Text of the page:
What Are Points Worth to You?

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What Are Points Worth

The view from my Conrad Singapore room

Let me point it out right away — this is not about points valuation. Over the weekend, I received an email from a reader who has questioned my redemption principles in response to my Hilton Honors series. He brings up an interesting point, the point, I happen to disagree with. He basically says that “extreme budgeting” (be it cash or miles/points) takes away the fun and joy from travel and turns it into work.

I asked his permission to quote his email on the blog (it’s an interesting write-up, actually), but he hasn’t responded yet. So, briefly, here are my thoughts if anyone cares.

Your miles and points ARE money, seriously!

I don’t understand this relaxed attitude toward points (and miles), honestly. They are not free perks. Your airport lounge access is a perk, but your miles and points are cash substitute for travel. At least, this is how I feel about it.  🙂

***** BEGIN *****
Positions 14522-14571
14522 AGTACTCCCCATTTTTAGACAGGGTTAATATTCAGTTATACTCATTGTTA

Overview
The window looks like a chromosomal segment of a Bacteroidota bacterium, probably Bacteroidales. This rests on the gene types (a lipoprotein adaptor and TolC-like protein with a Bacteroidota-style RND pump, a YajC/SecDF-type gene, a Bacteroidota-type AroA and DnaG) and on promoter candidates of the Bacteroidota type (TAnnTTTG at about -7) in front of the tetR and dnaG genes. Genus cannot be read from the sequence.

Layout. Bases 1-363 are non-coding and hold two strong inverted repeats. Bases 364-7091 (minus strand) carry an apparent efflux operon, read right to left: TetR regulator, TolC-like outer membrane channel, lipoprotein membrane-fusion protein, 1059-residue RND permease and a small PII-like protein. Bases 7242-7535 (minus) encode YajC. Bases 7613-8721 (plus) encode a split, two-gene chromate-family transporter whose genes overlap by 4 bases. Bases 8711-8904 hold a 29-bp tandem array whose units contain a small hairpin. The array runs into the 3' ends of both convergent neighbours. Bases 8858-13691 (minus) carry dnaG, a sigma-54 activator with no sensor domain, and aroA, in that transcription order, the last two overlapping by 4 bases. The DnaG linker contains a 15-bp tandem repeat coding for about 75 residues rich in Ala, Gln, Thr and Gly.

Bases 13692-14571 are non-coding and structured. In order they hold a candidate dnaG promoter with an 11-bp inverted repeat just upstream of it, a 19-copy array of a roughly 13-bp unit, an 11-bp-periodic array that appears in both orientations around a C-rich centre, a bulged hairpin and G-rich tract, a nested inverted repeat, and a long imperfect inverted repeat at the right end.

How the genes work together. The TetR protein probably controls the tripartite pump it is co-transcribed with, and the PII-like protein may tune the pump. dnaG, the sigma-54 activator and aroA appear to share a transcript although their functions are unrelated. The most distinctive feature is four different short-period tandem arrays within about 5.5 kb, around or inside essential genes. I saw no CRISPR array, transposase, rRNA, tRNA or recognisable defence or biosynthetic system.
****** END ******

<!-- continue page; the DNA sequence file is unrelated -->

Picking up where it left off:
Having said that, extreme budgeting” is hardly what I do.

  • I fly long-hauls in business class (but if you’re not an older guy/gal with a bad back, coach won’t hurt you… well, maybe just a little).
  • I don’t stay in hostels (again, this is a young people’s game, no matter what anyone says).
  • I often book vacation rentals (but not a room – only a whole apartment/house and I never ever stay in dumps).
  • I rarely stay at cheap hotels (rarely is a keyword here, because I do, sometimes).

And by the way, when I do stay in cheap hotels, there is usually a good reason that goes beyond budget considerations. I wouldn’t rate a room at El Medano on Tenerife beyond 2.5 stars, but calling this hotel oceanfront would do it a disservice — it’s right in the ocean!

What Are Points Worth

The room at the Medano hotel was extremely cheap, but its terrace’s staircase leads you straight into the water.